Dispatcher at 9:14 p.m. Alright. Somebody either threw something or – alright. Um. Diamond Street under bridge, under bridge? bridge, uh, and you’re all right? Over.

SEPTA train at 9:14 p.m. So far everything – I mean – I just got glass in my face. I saw a trespasser by the freight tracks. I blew the horn, it had a light, they put the light out. And that’s when it happened. It’s about – I dumped the train about 6 cat poles from where it happened. Over.

Dispatcher at 9:14 p.m.  You said you got glass on your face. Over.

Dispatcher at 9:15 p.m. Alright. Roger. So you dumped the train? And you’re all intact and on the rail, correct? Over.

SEPTA train 9:15 p.m. We’re on the rail and, like I said, the windshield is shattered. Something hit it. I don’t know what it was. I’ve seen people throw rocks here before. I don’t know if it was a rock. But this windshield is shattered.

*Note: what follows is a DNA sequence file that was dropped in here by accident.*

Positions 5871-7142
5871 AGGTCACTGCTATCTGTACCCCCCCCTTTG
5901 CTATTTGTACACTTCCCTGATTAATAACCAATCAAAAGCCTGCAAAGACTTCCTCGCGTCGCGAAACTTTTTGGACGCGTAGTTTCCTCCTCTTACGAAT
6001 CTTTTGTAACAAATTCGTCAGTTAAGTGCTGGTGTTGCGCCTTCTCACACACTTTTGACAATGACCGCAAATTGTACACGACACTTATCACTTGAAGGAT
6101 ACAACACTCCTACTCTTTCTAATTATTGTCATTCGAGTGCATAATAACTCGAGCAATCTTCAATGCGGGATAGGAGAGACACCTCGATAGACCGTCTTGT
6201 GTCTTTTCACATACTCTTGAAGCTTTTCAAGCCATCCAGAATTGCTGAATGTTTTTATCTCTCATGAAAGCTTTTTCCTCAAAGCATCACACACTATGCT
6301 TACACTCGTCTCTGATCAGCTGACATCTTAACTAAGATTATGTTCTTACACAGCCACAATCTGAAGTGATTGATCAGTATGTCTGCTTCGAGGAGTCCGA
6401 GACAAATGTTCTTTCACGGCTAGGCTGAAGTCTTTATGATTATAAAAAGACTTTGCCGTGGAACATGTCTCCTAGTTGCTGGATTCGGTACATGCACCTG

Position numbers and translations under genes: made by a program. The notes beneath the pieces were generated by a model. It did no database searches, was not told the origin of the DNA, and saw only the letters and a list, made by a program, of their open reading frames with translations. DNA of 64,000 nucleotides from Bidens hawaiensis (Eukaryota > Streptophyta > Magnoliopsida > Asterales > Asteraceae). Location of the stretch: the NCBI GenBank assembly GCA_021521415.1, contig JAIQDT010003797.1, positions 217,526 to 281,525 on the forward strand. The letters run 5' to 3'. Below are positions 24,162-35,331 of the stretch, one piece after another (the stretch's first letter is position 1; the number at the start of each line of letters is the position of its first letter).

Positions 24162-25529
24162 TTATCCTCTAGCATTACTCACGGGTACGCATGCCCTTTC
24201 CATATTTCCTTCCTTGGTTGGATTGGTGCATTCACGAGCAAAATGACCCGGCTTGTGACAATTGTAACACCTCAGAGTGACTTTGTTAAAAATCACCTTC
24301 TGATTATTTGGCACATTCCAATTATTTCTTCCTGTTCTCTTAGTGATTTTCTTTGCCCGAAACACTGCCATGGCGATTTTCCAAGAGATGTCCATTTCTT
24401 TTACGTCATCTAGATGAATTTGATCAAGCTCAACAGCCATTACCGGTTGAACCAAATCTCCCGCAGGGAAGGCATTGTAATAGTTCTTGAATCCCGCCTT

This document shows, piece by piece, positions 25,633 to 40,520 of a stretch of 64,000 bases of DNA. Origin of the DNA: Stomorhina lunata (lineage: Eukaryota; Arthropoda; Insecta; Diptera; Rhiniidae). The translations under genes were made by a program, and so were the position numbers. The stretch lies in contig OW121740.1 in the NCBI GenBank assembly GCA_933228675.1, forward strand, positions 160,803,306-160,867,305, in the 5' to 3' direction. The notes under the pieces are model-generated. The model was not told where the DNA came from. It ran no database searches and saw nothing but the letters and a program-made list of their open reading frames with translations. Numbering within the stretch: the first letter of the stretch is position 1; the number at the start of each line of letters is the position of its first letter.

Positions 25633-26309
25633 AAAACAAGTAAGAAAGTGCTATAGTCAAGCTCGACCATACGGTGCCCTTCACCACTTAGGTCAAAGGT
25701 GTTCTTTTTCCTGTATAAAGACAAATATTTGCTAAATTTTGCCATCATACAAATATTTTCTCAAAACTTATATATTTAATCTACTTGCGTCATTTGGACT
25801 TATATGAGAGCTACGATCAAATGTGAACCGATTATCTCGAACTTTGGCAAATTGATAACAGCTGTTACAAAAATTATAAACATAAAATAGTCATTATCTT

Dispatcher at 9:15 p.m.  Alright. Roger. And Um – Do you have like an exact milepost where that dump at Diamond Street Bridge is? Over

Dispatcher at 9:15 p.m. Where you stopped right now? 769 over.

SEPTA train 9:15 p.m. On the cat 4-pole where I’m stopped.

Amtrak Train 188 9:16 p.m. Amtrak 188 as SEPTA 769, Hot rail, hot rail, Number 2 rail coming. Over.

Dispatcher at 9:16 p.m. CETC 6, 769, what’s your exact location there?

SEPTA train 9:16 p.m. I’m over on top of 22nd and Diamond. Right over Diamond Street, around 22nd. Milepost 86. It’s milepost 86.

Dispatcher 9:16 p.m. All right, Milepost 86. All right. So the front windshield is completely shattered. Um, you’re all right? Correct? Over.

SEPTA train 9:16 p.m. Kind of dinged… because there’s glass all in my face.

Dispatcher at 9:17 p.m. Do you need any medical attention or anything? Over.

Dispatcher 9:17 p.m. All right, I understand that, 769. Do you need medical attention or anything? Over.

SEPTA train at 9:17 p.m. 769 answering. Over. Ah, yes, it’s a good idea. Please, please. I just want to make sure.

Dispatcher at 9:18 p.m. Alright, you do want medical attention. Okay, alright. Roger.

Undetermined 9:19 p.m. First person: [Indiscernible] Second person: [Laughs] Yeh, we got rocked.

Amtrak 188 derails 9:20 p.m.

Mark Dent is a reporter/curator at BillyPenn. He previously worked for the Pittsburgh Post-Gazette, where he covered the Jerry Sandusky scandal, Penn State football and the Penn State administration. His...